As his humanity would have prompted him to reach out his strong right hand to save either friend or foe in case of danger, so his grand nature yearned to lead this darkened mind into the light of hope.

" We will not talk of the past any more," he said, gently ; " it is gone, and it is vain to dwell upon it. The future is what we must think of now."

" The future -- my future! What will it be like, I wonder ?" Sumner Dalton asked, helplessly, and searching that noble face with painful earnestness, as if he could tell him.

"The future means 'heaven' to those who are ready for it," was the grave, significant reply.

"Yes, yes; but to those who are not ready for it?" came breathlessly from the blue lips of the sufferer.

" All may be ready for it if they will," Earle an- swered, in low, sweet tenes. Then seeing how ex- cited Mr. Dalton was becoming, he added :

" You must rest now ; you have talked long, and are very weary. I will come to you again when you have slept, and we will talk more of this."

" You will stay -- you will not go away until -- after --" the dying man began, wildly, but finished with a groan. The thought of death was anguish.

"I will stay for the present -- as long as you need me," Earle replied, understanding him, and pitying him deeply.

A sigh of relief followed this assurance.

In the hour of his weakness and need he turned, with a strange feeling of confidence to the strong, true nature which he had once so scorned and despised.

His eyes followed the manly form wistfully as it quietly passed from the room, then, with a weary sigh, he turned upon his pillow and slept.

Madam Sylvester led Earle back to the room where she had first met him, and motioning him to a chair, took one herself near him.

" I know you ore anxious to see Editha," she said, but she is not yet awake. I peeped into her room

on my way to Mr. Dalton's, and the dear child has not moved since I looked in before. She was nearly worn out this morning when she went to rest."

" Now I will do as you say -- leave this interesting story for her to finish, or relieve your suspense and tell you myself while she sleeps," she added, with her charming manner.

" Tell me, by all means," Earle said, earnestly. " I cannot endure the suspense, and I am utterly amazed by Mr. Dalton's last statement to me."

" It is not to be wondered at, and your amazement probably will not end there. Your query, when he told you Editha was not his child, very naturally was. 'Whose is she, then ?" My lord, I am Editha's


Earle looked the astonishment that he could not express, and yet the shadow of a suspicion of this had crossed his mind just before leaving Mr. Dal-

ton's room.

" I never believed anything would ever again give me such joy as this knowledge does," Earle said, with a deep-drawn sigh of thankfulness, and be- ginning to realize something of the joy that might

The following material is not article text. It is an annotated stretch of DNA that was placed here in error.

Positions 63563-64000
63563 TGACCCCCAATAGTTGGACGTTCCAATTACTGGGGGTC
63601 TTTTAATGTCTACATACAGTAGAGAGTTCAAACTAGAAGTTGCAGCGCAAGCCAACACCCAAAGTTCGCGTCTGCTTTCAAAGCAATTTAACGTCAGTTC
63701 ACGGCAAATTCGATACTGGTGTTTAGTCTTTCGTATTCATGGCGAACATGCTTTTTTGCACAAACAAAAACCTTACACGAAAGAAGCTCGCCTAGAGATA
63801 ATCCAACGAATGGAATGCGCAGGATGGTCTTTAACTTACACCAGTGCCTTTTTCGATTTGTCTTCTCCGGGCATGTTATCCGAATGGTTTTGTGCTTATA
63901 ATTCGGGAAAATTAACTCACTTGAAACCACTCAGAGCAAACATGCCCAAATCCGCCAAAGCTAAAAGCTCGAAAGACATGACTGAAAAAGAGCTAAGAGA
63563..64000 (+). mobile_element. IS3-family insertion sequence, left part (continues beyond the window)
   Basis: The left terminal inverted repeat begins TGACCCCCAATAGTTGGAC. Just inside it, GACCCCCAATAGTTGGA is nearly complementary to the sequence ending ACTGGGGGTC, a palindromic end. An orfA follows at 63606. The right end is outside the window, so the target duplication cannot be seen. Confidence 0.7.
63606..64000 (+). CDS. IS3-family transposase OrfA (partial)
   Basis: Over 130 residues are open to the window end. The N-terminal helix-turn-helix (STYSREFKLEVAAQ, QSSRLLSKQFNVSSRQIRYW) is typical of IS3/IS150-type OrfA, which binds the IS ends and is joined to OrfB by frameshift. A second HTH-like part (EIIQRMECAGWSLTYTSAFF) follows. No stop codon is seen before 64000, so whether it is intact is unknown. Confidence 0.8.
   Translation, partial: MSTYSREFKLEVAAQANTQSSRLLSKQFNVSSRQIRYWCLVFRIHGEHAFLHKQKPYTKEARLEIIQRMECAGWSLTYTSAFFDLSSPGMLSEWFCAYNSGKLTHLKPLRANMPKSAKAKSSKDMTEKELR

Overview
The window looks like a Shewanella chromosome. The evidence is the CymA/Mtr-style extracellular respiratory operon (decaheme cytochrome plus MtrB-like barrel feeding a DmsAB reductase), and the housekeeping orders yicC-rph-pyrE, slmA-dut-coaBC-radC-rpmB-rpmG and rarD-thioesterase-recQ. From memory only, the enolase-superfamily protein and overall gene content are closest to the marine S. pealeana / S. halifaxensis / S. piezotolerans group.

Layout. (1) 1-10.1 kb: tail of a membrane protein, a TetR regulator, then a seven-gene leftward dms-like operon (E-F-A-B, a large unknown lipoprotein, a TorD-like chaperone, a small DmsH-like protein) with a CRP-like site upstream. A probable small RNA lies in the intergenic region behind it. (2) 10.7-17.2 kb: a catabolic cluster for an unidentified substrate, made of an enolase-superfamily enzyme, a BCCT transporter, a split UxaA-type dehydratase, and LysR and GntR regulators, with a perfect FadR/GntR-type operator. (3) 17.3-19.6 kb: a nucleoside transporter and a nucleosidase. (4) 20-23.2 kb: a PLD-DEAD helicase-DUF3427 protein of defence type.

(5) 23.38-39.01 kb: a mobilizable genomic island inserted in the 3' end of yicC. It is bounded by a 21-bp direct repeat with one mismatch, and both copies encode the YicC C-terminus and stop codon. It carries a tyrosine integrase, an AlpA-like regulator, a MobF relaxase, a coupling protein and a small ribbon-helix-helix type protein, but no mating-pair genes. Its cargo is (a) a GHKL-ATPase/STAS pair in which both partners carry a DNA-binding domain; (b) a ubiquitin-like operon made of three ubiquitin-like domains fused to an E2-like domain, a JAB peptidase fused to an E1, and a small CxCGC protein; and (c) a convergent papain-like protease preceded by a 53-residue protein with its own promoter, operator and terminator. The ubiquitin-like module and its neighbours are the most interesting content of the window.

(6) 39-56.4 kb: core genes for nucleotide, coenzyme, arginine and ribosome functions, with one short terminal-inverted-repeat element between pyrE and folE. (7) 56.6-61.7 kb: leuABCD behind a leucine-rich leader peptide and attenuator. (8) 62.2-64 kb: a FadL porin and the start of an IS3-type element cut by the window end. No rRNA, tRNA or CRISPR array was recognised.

be in store for him.

Editha, no longer regarded as a sister, might now

be claimed as a wife.

Madam smiled. She greatly admired the hand- some young marquis, and her heart was very light to know of the brilliant future that lay before her beautiful daughter.

" It gives me pleasure to hear you say that," she said. " And now, if you have patience, I will tell you my sad story, and all regarding Editha's parentage, as I have already related it to her."

" I have patience," Earle said, smiling, and madam began :

"Nearly twenty-three years ago I met with the saddest loss that ever falls to the lot of woman -- the loss of a love that would have brightened all my future life. From my early girlhood I had had an affection for an own cousin, and was beloved in re- turn by him. As we grew older that affection in-

creased, until at the age of eighteen I was betrothed to him. Soon after, he went to sea, hoping on his

return to be able to make me his wife. He had a share in a trading vessel, and if they made a success- ful voyage he hoped to realize a handsome sum, which, with what he already had, would enable him to support a wife. Three months later, came the news of the loss of the vessel, and his name was among the list of those who perished. Our engage- ment had been a secret, and so it was only in secret that I could mourn. In the presence of others, of course, I must appear the same as usual, and so to hide the grief that was burning my heart to ashes, I assumed a reckless gaiety that deceived every one. About this time a stranger appearedin our circle, He was wealthy, fascinating, and very handsome. He appeared attracted by my beauty, as my friends were pleased to term my good looks, and paid me much attention. My family were pleased with him, I liked him, and when he offered me marriage, I ac- cepted him, thinking that, perhaps, under new ex- citement, and change of scene and country, I might find some balm for my wounded heart. We were married, and spent several months in travelling, and then, contrary to my expectations, my husband pre- ferred to remain indefinitely in Paris, and we set up